In 10 seconds? The female genital tract can be a hostile environment for conception, and only a few sperm will make it. Swimming in the right way is the solution but is not always happening, especially for those who have fertility issues. A new, low-cost device could help solve this problem.
Please, could you tell me more about this invention? It’s about helping couples to get pregnant. Using the natural movement of sperm, engineering researchers have developed a microfluid chip that separates healthy sperm and allows it to be used in assisted reproductive techniques. The device is easy to use (but is not meant for the home), and consists of different chambers separated by microchannels. This chip allows that motile and healthy sperm cells (i.e. those that can move) to be separated from the weak or the dead.
Why the need for separating, could you explain a little bit? Of course! Semen preparation techniques for assisted reproduction were developed to select motile (again, capable of moving), morphologically normal sperm. There are currently three lab techniques: “swim-up”, gradient techniques, and wash. The selection of the sperm will depend on the condition of the sample (i.e. how many sperm it has, and how well they swim). And the results of the preparation will influence the treatment choices and the outcome.
So, if professionals have three choices why add one more? It’s simple, researchers always are looking for optimization of protocols and to make techniques cost-effective (that means "cheaper" for most humans). The current protocols have different advantages and disadvantages. What they have in common is that they are all time- and labor-intensive, plus potentially hazardous to the sperm. (Naturally, neither the couple waiting to get pregnant nor the lab would like that). So, researchers study the rheotaxis movement of the sperm to develop new devices that allow the best sample collection and safeguard the sperm DNA’s integrity.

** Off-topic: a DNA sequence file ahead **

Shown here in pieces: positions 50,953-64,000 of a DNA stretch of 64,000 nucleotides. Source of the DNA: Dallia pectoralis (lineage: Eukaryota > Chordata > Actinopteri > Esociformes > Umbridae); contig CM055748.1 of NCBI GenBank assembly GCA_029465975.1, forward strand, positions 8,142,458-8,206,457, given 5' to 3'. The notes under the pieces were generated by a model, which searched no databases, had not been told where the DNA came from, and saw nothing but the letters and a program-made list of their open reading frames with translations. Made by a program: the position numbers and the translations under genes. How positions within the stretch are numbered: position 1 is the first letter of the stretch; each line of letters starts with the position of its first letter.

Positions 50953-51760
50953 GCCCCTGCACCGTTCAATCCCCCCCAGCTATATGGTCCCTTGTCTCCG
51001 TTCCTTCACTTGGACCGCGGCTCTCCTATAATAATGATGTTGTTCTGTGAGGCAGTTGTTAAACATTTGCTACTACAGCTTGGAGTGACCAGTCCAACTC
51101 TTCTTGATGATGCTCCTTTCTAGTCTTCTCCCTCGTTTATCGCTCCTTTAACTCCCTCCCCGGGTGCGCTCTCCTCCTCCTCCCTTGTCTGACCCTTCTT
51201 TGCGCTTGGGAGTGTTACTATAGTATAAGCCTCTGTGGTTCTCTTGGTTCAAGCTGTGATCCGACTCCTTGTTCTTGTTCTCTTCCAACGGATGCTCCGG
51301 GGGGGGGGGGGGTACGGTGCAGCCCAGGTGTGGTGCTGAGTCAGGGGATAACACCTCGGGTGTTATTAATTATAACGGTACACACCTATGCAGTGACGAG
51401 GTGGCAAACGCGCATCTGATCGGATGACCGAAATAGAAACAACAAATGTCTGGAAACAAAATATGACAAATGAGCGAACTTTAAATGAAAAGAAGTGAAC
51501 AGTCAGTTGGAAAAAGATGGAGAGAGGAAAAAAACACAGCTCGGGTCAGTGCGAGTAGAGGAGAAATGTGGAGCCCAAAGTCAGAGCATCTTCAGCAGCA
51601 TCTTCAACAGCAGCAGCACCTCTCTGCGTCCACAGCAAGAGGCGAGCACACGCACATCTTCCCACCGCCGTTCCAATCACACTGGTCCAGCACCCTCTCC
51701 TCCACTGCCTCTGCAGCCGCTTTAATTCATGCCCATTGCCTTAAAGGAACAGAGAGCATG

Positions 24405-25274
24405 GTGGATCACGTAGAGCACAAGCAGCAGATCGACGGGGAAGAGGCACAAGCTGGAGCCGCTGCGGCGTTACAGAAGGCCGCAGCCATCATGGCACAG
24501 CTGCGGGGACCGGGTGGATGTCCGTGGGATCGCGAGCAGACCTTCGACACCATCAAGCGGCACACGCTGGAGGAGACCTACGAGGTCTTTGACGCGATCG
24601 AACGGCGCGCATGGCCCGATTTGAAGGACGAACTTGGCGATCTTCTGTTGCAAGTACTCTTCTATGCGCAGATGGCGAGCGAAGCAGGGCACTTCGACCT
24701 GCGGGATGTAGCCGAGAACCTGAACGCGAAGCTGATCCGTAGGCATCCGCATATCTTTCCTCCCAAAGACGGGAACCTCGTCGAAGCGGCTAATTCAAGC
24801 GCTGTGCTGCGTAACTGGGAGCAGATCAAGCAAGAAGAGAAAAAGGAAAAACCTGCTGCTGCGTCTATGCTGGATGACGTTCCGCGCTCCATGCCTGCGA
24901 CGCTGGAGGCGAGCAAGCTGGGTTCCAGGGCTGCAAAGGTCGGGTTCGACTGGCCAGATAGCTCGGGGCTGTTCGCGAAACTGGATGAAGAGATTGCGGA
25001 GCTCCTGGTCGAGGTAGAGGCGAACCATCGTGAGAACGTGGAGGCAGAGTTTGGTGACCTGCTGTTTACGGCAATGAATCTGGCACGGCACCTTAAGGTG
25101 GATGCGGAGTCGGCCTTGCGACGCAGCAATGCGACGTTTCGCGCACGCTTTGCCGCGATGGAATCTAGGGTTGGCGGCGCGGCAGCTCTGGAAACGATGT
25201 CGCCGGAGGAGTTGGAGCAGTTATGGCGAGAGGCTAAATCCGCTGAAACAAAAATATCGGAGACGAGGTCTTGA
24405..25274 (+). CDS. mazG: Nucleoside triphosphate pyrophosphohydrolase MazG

Wait! Rheo… what? Rheotaxis! (That’s a Greek word meaning turning to face the oncoming current. This kind of behavior helps not to be swept away). As you know sperm must swim to the egg, but how do they zone in on the target? Well, the scientific community has asked the same question. And the answer involves a complex adaptation of sperm to the female tract. As chemotaxis explains the change of direction of the sperm following some molecule (for example, progesterone ranging), rheotaxis explains the ability to swim against the flow. This characteristic helps the sperm to swim long distances (the female tract is a long, long way from “home”) from the uterus to the fallopian egg for only one of them to reach the egg.
I got it, but how is it different from the current lab procedures? The most important is that these types of models have emerged to mimic the sperm environment, so we can passively collect them, meaning without (or a least a minimum) damage. But the really important thing is that it’s cheaper and faster than the current lab procedure. Approximately, 48.5 million couples experience infertility around the globe, and male infertility contributes to 50% of all cases. In the US, the average patient goes through two IVF cycles, bringing the total cost of this procedure between $40,000 and $60,000. This kind of discovery could make the difference for a couple that is trying very hard to get pregnant.
So, is it already commercially available for patients?
Even though clinical tests with human sperm indicate a separation efficiency of 100% with high sperm quality, this type of device is still under investigation.
Researchers are hoping that this alternative method could help improve sperm selection techniques, as well as add a new tool to the armory of assisted reproductive techniques.
In this way, techniques like ICSI could be more complete, comprising selection, capture, and injection of the best sperm, hopefully helping more couples get pregnant.
Dr. Mónica Faut has distilled 8 research papers, saving you 28 hours of reading time.
The Science Integrity Check of this 3-min Science Digest was performed by Dr. Ralph Papas